You can’t go wrong with a story about adult children complaining about their parents while trying to still be respectful.
Area People doing Area Things
Lots of fun and short local stories this week 20 years ago!
“Woman Forced To Converse Awkwardly With Bank-Promotion Clown”: Do banks still have promotional clowns anymore? The only recent reference that I can think of is a years-old episode of “The League” where Taco dresses up for a bank.
“Christian Weightlifter Bends Iron Bar To Show Power Of God's Love”: Pretty obvious joke, but sometimes that’s good enough.
“Latest News Of Israeli-Palestinian Violence Makes Man Hungry For Falafel”: The Onion had many references to Israel and Palestine in early 2002, sometimes with a heavy tone. This is a … less serious take.
“Routine, Affordable Medical Procedure Put Off Another Year”: It’s rather shocking that anyone would be nonchalant about a rectal polyp.
“Friendship Blossoms Into Unrequited Love”: One of the front-page headlines with a photo. No story needed here.
“Last Beer In Six Pack Drunk With Plastic Rings Still Attached”: Another headline-photo combo, and it looks like a Budweiser, which is still the 4th-best-selling beer even as craft beers have proliferated in the past 20 years.
Famous dead authors
“Producer Wants To Call Movie Crime And Punishment Anyway” feels like something that could really happen in Hollywood. Also possible in 2002 Hollywood: A producer being excited about a Val Kilmer-Wesley Snipes movie
I do like the producer’s misplaced confidence combined with his complete ignorance of who Fyodor Dostoyevsky is.
Shuler said he is confident he will be able to “buy out this Russian guy."
Our other dead author feature is the column “Ask Raymond Carver,” the latest in The Onion’s “Ask A …” series that features classic advice-column questions, paired with answers that completely ignore the question.
I’ve read little or no Carver, but I enjoy this long-winded tale that starts like this:
Pam and I spent the day down at the old speedway. She was reading the paper and saw there was a flea market there all weekend. She said, "Let's go, maybe we'll find a cheap lawn mower or some end tables." We both had Sunday off, so we went.
The “Ask A …” columns can occasionally be confusing, but once you get the premise, they can be a lot of fun, like this one.
Were the infographics good?
I just recently saw an in-theaters screening of the original “Star Wars,” but I’ve only seen the first 3 movies (and “The Mandalorian”) and would never classify myself as having “Star Wars Mania.”
I like these jokes because they are clearly written by people looking to take down “Star Wars” a peg. “Yoda hit by train” is a stupid joke but short and simple enough that I loved it.
"Top Murder Weapons By Income” is very silly, and I appreciate that 20 years later. The only thing making it dated is that the highest income bracket starts at $590,000. I’m pretty sure Elon Musk has a different range of murder weapons available than, say, a baseball rookie.
I also love the bread maker and Sharper Image jokes.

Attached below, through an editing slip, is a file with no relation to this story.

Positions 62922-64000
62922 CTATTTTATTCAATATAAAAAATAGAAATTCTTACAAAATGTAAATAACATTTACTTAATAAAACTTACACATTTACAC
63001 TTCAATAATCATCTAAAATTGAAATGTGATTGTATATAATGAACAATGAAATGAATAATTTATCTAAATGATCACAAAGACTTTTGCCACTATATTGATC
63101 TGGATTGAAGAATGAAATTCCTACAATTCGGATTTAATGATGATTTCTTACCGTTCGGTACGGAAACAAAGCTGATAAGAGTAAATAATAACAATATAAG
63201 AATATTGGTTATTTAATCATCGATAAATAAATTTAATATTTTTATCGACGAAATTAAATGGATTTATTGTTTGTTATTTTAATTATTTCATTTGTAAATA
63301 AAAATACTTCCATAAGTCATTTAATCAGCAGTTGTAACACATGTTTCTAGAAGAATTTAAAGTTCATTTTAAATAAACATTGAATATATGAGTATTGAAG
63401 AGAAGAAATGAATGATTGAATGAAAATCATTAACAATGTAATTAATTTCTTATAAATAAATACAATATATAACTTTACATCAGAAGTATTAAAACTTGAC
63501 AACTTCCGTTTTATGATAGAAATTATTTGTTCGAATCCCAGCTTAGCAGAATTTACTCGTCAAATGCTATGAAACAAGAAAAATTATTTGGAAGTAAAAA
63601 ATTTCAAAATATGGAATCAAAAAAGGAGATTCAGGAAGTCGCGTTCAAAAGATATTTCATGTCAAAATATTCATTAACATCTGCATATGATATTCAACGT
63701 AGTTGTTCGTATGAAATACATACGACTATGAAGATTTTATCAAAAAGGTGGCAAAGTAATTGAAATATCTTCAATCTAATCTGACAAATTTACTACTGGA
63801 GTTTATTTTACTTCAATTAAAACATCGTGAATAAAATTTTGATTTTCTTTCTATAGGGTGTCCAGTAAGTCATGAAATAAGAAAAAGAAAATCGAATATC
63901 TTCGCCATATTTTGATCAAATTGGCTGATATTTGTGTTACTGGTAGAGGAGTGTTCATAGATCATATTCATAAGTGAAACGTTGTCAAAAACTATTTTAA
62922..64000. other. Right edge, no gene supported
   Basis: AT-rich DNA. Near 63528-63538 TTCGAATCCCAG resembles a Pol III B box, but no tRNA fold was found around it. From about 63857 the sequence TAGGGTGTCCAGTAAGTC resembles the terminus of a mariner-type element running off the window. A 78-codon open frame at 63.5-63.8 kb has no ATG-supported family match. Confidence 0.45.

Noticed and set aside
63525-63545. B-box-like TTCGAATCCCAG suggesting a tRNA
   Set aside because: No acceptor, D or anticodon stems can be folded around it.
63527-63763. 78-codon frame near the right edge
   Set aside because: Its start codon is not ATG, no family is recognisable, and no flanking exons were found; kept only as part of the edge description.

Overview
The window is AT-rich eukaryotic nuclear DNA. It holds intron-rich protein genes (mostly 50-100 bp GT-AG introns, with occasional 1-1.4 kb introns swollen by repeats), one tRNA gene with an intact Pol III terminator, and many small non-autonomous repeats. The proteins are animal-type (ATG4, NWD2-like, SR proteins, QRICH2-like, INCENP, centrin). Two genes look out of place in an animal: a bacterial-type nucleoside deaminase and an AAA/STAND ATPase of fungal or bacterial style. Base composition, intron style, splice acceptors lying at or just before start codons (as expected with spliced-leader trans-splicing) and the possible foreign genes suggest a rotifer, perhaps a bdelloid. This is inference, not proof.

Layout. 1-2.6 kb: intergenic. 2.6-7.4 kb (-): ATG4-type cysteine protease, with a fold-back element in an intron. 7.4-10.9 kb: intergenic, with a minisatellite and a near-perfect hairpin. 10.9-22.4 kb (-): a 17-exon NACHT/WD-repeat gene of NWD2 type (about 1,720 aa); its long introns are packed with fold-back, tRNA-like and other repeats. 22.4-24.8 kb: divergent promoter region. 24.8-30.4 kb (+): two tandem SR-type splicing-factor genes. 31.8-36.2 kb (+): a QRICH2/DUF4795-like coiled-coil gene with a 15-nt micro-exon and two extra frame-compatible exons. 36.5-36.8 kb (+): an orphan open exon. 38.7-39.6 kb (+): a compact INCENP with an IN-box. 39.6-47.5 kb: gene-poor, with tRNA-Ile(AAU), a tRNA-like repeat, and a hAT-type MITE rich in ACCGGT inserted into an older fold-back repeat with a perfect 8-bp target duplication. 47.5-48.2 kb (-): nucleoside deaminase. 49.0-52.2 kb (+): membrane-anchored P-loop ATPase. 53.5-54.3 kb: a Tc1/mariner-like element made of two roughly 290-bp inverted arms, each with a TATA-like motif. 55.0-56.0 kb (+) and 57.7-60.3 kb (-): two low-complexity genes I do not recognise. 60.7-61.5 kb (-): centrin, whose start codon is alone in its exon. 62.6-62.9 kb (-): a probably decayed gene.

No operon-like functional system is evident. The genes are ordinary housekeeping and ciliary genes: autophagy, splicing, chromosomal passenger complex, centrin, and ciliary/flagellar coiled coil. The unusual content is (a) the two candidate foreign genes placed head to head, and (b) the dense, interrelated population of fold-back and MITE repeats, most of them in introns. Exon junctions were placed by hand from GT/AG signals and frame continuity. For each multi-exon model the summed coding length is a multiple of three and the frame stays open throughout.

What columnists ran?
“Burglary Is The Sincerest Form Of Flattery” is easily my favorite headline this issue.
Joseph Paltz’s byline says “twice-convicted felon,” but he’s gotten a lot better over time, apparently, because he sedated the guard dogs and climbed up to the 2nd-story window at 3 a.m. But still, caught by the homeowner, to whom he is now explaining himself. And by “explaining himself,” he tries to share how his burglary is actually a great compliment.
It is a difficult undertaking, burglary—the constant stress, the endless waiting, the ever-present need to remain one step ahead of the law. But don't you see, my friend? You are worth it! Only a home such as yours, a home chock-full of the most precious items money can buy, would warrant such effort. Consider yourself a man on the receiving end of a true compliment, one from the heart.
To be fair, the story gets darker, as the burglar notes that he knocked out and bound the homeowner — not out of sadism but “the utmost respect for your physical prowess.”
What was the best horoscope?
Lots of fun horoscopes this week, including a reference to a “nuclear sex bomb,” but I’m going with Libra:
Libra | Sept. 23 to Oct. 22
You're not actually the lost prince of a world within our own, forced to hide among the surface dwellers to protect yourself from your vengeful uncle. But thinking that may help you somewhat.
What holds up best?
I liked this issue but felt a little distant from it. That said, “Area Man Criticizes Hazelnut Coffee, Volvos, New Mexico's Flag In Two-Minute Span” feels universal. People love to complain, especially about unimportant things that don’t affect them.
What holds up worst?
Our other political story this week is The Onion asking people on the street about the “Rise Of The Far Right In Europe.” In early May 2002, Jacques Chirac defeated Jean-Marie Le Pen, whose daughter recently lost her own election bid.
The obvious problem with this item in 2022 — and in 2002! — is The Onion using the racial slur very casually to make a joke.
What would be done differently today?
The easy answer is that there would be more politics, whether about whatever was going on with Bush and Congress, or politics in Europe, or the deadly explosion in Russia.
Also in May 2002, WWF rebranded to WWE, which was a big deal!
Glad to be back and glad to be with you! Next week, The Onion investigates the Catholic Church sex-abuse scandal, discovers the Internet isn’t perfect and reminds us that Tara Reid was once a star.